A respected, longtime village public safety officer in Russian Mission killed himself Friday evening, Alaska State Troopers said.
Simeon Askoak, 50, was from the village and for the last 13 years served as its public safety officer, earning the rank of sergeant. He was highly trained and very capable, one of the very best village public safety officers, Alaska State Troopers said.
"It's a huge loss to law enforcement in the state of Alaska to lose someone like Simeon, and it's an even bigger loss to lose him as a friend," trooper Karl Main said from St. Marys, the trooper post that oversaw Askoak's work.
Authorities are certain that Askoak committed suicide but did not want to discuss any information that might explain why he took such a desperate path, troopers spokesman Greg Wilkinson said Saturday.
Between 5 p.m. and 7:30 p.m. Friday, Askoak took his handgun, went about 100 yards from his home and shot himself once in the chest, according to initial findings from troopers.
Troopers in Bethel were notified around 8 p.m. that he had been found dead. Troopers from Aniak investigated the death, Main said. Askoak left a note saying that he was proud of and loved his family, Wilkinson said.
Askoak was married and had children, according to Main.
Trooper Lt. Pete Mlynarik and Sgt. Perry Barr traveled from Bethel to Russian Mission on Saturday to help the family, Wilkinson said. The Association of Village Council Presidents' VPSO coordinator also went to provide support.
"It's just a shame," Wilkinson said.
Village public safety officers are often the first to respond to trouble in villages without trooper posts. They aren't paid as much as troopers and don't carry firearms, but they can stabilize volatile situations and investigate minor crimes and even some felonies, with trooper oversight.
Russian Mission is a Yup'ik village of about 300 people on the Yukon River, about 70 miles northeast of Bethel.
Main had worked with Askoak since transferring to the St. Marys post in January 2004.
"He was the most approachable, one of the most hardworking VPSOs I've ever had the pleasure of meeting," Main said.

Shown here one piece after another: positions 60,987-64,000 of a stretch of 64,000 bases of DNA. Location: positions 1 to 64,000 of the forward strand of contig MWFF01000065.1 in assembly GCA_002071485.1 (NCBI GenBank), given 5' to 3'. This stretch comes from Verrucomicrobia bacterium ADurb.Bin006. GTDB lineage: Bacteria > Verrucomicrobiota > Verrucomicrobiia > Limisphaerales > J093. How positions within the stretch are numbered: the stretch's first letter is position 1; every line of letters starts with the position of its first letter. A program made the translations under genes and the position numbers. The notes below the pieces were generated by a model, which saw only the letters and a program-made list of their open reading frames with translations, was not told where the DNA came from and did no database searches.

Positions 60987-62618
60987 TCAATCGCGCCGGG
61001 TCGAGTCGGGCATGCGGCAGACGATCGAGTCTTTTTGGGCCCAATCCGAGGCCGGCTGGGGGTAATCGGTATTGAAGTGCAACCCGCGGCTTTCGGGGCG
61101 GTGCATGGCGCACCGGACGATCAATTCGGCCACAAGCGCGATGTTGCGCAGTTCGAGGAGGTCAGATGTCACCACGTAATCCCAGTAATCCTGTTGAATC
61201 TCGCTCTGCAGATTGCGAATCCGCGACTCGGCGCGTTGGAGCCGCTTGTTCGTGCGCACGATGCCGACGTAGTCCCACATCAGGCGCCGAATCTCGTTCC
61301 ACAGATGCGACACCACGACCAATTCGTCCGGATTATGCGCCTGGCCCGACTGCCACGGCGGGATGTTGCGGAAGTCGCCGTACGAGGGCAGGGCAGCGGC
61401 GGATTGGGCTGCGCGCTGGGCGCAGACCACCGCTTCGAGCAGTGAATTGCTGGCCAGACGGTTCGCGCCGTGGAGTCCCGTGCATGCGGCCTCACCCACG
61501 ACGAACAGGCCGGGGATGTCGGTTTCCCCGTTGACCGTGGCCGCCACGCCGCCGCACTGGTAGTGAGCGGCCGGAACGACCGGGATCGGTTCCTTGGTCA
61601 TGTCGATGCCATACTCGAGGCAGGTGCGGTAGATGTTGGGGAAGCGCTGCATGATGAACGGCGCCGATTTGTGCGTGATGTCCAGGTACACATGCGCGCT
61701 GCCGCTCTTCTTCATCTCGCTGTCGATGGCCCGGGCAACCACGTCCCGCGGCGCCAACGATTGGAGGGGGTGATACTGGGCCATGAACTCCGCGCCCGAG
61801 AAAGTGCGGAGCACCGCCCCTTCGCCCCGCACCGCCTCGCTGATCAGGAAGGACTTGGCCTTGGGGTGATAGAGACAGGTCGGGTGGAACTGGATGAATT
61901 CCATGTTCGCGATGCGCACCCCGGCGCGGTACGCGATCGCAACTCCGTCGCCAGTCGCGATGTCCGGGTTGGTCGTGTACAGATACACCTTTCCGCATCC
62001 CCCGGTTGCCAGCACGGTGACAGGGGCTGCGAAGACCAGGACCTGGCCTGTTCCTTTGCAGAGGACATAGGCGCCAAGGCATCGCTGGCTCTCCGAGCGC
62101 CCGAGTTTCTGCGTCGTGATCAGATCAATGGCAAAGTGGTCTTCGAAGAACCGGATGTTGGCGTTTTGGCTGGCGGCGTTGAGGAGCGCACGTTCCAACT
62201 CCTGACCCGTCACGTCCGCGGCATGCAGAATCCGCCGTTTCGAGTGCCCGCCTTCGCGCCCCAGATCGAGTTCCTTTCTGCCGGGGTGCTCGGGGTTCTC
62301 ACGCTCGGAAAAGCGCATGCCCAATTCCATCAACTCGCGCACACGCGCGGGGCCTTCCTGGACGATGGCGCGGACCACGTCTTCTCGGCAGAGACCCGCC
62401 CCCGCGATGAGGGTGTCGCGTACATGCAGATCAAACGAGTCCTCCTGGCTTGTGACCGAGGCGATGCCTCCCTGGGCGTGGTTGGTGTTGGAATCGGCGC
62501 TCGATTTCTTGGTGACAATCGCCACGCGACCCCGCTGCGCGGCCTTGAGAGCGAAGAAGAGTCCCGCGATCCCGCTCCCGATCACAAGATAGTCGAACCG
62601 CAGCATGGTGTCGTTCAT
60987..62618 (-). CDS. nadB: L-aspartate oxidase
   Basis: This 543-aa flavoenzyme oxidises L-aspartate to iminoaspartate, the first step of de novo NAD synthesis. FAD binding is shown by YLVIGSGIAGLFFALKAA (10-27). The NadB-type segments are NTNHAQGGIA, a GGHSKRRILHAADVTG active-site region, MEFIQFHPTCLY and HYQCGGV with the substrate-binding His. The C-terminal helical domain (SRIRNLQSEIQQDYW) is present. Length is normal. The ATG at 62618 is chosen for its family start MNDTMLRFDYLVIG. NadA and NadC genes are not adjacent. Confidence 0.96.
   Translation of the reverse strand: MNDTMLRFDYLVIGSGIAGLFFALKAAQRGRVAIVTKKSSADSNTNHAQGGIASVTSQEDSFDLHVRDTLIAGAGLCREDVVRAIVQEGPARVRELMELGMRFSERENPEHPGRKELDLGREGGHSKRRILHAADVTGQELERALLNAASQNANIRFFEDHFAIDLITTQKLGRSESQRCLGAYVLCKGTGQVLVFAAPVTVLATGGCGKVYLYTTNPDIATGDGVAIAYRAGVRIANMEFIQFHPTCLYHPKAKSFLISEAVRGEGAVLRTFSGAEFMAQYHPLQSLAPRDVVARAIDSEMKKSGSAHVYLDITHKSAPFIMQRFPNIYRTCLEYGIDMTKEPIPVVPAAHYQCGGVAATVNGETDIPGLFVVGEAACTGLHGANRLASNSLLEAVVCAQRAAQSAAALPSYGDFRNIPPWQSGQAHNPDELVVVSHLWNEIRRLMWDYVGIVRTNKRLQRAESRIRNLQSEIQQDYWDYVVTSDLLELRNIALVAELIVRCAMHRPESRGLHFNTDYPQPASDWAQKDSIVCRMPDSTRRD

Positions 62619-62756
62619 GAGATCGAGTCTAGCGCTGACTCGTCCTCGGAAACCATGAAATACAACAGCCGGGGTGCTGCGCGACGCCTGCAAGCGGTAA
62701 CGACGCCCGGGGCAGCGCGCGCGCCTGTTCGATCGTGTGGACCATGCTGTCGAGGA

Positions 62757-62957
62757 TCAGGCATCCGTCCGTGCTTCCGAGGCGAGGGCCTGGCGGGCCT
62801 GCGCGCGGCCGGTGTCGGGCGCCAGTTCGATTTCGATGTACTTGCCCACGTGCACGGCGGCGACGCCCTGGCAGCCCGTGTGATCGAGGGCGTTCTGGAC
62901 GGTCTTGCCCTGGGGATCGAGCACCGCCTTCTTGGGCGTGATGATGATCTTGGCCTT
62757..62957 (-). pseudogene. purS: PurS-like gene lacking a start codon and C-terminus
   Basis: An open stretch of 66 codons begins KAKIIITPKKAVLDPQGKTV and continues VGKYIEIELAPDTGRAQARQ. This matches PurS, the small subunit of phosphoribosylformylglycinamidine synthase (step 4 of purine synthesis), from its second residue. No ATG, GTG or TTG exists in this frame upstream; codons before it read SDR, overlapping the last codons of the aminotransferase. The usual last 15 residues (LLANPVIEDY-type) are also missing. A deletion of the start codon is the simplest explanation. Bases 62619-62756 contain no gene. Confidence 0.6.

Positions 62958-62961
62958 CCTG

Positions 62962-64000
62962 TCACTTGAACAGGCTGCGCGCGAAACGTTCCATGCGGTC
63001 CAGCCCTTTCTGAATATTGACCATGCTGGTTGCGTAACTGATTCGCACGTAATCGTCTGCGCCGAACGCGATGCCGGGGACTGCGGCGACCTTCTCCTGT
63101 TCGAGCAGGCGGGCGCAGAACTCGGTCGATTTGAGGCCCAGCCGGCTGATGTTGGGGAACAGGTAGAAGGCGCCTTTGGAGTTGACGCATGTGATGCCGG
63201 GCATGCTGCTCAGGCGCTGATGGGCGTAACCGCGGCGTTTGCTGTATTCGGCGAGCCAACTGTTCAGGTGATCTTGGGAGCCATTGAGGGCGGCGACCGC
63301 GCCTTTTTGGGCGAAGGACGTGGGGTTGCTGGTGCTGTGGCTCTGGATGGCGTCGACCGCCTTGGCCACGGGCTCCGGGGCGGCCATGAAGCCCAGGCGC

Askoak was friendly, liked to joke around and looked on the positive side of things, Main said. When troopers were in town, Askoak and his wife would bring them dinner.
But it was a hard job. Askoak recently had to investigate an immediate family member. He was supposed to calm down intoxicated people, stepping alone into volatile situations that urban police go into armed with backup.
In March, with Main bogged down on other cases, Askoak took the lead investigating a rash of burglaries in the Russian Mission area. When Main got to town, Askoak had made diagrams of the crime scenes and conducted preliminary interviews.
"The only thing I had to do was talk to the suspect, who he had already been able to identify," Main said.
Every case was like that, Main said. Askoak would meet troopers at the airport, drive them where they needed to go and let them know who would be helpful to talk to, Main said.
Lately, Askoak paid for the office heating fuel, long distance phone calls and faxes out of his own pocket because of local budget troubles, Main said.
"That was how serious he took the job," the trooper said.
Around 3 a.m. Friday, Askoak asked troopers for help with a combative, drunken man. But they couldn't get out there right away, and soon he called back and said the man's family had managed the situation.
"Simeon was someone who never ran away from it. He did what he needed to do," Main said.
In 1994, Askoak helped to organize a project intended to help curb teen suicide, alcoholism and pregnancy. The village received an $11,500 suicide prevention grant that year.
With his suicide, "it's obvious something was going on that some of us may not have been aware of," Main said.
Daily News reporter Lisa Demer can be reached at email@example.com and 257-4390.